Fundraising campaign allows Lawrence Community Shelter to increase its overnight capacity

photo by: Elvyn Jones

Renee Kuhl, the executive director of the Lawrence Community Shelter, speaks at a community conversation on homelessness Saturday, Nov. 16, 2019, at the Lawrence Public Library.

The Lawrence Community Shelter has successfully raised $75,000 this month, which has allowed the shelter for the time being to increase its diminished overnight capacity by about 25 people.

The fundraising success was highlighted Saturday afternoon at a community conversation on homelessness that was hosted at the Lawrence Public Library. Renee Kuhl, executive director of the Lawrence Community Shelter, told the crowd of about 90 people that the fundraising drive had been successful and that the shelter had immediately begun using the money to increase its capacity.

The Journal-World has reported the shelter earlier this year cut its overnight capacity from 125 people to 65 people. Leaders had said the shelter couldn’t afford to fund the staffing levels to safely operate at full capacity. But in early November, an anonymous donor provided $20,000 in matching funds. Since that time, the shelter has raised another $55,000. Overnight capacity at the shelter now is at 90 beds, several speakers at Saturday’s event said.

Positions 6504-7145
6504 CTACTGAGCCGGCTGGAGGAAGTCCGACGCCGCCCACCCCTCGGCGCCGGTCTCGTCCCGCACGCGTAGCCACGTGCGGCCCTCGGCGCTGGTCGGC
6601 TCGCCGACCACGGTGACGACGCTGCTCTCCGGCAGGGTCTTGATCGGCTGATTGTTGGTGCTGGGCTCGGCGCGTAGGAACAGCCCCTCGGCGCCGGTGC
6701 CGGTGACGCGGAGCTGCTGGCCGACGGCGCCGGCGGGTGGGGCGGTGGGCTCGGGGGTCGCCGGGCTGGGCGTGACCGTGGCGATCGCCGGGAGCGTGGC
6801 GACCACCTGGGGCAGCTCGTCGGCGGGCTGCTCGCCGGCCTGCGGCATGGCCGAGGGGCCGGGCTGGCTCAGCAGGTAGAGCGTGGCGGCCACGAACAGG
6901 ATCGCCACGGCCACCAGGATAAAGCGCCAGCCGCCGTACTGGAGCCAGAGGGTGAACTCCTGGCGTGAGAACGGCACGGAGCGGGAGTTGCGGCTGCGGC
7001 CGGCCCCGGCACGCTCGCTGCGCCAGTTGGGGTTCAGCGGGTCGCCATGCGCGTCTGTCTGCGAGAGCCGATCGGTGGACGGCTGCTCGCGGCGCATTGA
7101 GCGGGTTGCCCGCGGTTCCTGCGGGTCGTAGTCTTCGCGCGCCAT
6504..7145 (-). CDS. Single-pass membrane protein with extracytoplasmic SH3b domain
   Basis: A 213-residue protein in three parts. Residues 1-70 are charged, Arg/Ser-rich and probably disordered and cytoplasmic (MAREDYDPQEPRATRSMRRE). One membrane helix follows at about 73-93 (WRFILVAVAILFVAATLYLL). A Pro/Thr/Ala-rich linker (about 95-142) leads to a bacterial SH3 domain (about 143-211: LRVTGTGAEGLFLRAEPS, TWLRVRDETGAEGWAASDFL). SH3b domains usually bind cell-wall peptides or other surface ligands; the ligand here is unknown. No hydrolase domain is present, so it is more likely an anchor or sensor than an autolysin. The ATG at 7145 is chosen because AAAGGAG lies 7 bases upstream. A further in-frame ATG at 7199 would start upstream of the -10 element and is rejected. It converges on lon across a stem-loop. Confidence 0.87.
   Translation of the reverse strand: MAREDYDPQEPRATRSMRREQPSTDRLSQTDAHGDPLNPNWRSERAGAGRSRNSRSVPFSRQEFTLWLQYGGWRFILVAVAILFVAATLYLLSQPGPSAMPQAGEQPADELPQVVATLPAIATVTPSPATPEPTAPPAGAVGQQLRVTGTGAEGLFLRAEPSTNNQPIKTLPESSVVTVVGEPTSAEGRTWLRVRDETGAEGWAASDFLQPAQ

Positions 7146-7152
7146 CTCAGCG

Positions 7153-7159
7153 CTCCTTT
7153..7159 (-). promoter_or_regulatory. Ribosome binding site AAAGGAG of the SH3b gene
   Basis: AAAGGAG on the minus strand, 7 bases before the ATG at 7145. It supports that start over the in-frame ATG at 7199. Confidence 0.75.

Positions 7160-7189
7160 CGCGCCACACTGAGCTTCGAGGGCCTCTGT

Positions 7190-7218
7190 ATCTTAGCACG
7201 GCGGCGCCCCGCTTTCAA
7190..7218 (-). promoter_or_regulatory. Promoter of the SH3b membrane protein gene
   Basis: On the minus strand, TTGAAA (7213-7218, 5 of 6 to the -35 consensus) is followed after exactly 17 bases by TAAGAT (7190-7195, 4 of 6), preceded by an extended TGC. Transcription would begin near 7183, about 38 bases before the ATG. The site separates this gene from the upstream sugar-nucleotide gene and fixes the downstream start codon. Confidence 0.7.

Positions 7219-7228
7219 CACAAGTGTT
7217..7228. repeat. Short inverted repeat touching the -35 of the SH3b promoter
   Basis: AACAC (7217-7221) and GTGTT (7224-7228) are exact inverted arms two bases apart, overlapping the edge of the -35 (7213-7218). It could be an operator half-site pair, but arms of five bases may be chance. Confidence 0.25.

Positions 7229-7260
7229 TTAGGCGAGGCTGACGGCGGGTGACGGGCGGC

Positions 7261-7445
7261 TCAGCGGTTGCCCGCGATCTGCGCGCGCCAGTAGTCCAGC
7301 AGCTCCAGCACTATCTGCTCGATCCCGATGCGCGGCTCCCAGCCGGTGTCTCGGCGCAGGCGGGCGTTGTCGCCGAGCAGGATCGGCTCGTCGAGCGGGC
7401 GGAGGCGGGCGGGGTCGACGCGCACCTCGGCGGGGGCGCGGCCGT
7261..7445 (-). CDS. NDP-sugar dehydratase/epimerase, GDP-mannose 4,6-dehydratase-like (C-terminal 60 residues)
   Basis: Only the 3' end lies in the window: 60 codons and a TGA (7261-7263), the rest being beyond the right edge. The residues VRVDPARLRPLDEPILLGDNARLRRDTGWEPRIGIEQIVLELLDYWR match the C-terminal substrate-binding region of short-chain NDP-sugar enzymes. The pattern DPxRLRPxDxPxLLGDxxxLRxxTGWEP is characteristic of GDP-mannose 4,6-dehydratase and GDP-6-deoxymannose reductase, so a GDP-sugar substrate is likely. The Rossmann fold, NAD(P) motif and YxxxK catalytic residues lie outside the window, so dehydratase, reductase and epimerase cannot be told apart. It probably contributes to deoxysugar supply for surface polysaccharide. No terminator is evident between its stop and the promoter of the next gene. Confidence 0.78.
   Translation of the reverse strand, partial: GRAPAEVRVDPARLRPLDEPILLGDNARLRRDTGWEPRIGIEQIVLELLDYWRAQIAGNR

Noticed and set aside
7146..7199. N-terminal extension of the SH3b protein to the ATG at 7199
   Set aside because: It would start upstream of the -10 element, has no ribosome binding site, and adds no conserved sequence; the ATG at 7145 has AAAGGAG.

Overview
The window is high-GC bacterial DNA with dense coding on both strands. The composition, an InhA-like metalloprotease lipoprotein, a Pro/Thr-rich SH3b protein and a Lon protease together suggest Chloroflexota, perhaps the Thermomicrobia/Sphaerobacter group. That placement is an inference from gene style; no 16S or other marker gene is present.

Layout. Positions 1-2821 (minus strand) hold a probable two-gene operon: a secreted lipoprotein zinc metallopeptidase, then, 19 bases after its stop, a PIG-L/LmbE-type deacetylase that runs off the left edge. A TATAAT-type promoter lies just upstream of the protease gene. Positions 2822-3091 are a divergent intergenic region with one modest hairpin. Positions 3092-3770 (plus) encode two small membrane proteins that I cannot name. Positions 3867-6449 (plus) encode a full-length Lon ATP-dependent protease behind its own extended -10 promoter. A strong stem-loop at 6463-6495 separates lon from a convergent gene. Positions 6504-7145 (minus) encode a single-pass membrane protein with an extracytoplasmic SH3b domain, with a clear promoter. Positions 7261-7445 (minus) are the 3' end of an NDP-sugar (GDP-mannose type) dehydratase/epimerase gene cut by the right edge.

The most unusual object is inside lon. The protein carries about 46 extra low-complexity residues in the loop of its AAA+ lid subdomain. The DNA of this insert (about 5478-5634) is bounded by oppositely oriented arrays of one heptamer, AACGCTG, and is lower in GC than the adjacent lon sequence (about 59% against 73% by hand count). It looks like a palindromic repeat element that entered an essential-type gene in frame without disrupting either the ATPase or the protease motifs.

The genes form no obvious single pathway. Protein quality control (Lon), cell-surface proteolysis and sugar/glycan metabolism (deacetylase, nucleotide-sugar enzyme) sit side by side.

Facebook posts by the shelter in recent days also have touted the greater number of beds that are now available.

The increased capacity, though, isn’t enough to serve everyone who is homeless, the crowd was told. A homeless census taken in January estimated there were 90 people homeless at that time, but Nickie Daneke, director of housing assistance for the Lawrence-Douglas County Housing Authority, said the true number was probably greater than that snapshot count.

In remarks to the gathering, Patrick Quinn said there were many Lawrence individuals and families one paycheck away from being homeless. Quinn was one of four speakers at the event who escaped homelessness through their own efforts and the help of community organizations.

Quinn and the other presenters decried the stereotyping of the homeless. Every homeless person or family has a unique story, Quinn said.

His road to homelessness started when he was laid off from his position as director of social media with the Kansas Department of Transportation after the election in 2010 of Gov. Sam Brownback. He watched his bank account disappear as he unsuccessfully tried to restart a freelance writing career.

“You can see it coming,” he said. “That’s one of the horrors of this process. You can just see the numbers in your bank account shrinking every single day, and you don’t have an option to restore that.”

Once he could no longer afford his own place, Quinn, a Navy veteran, couch-surfed until he ran out of friends willing to lodge him, he said. At that time, he lived at the Lawrence Community Shelter for 16 months before his case was transferred to the Veterans Administration in Topeka. He praised the VA for helping him and encouraged other homeless veterans to seek its help.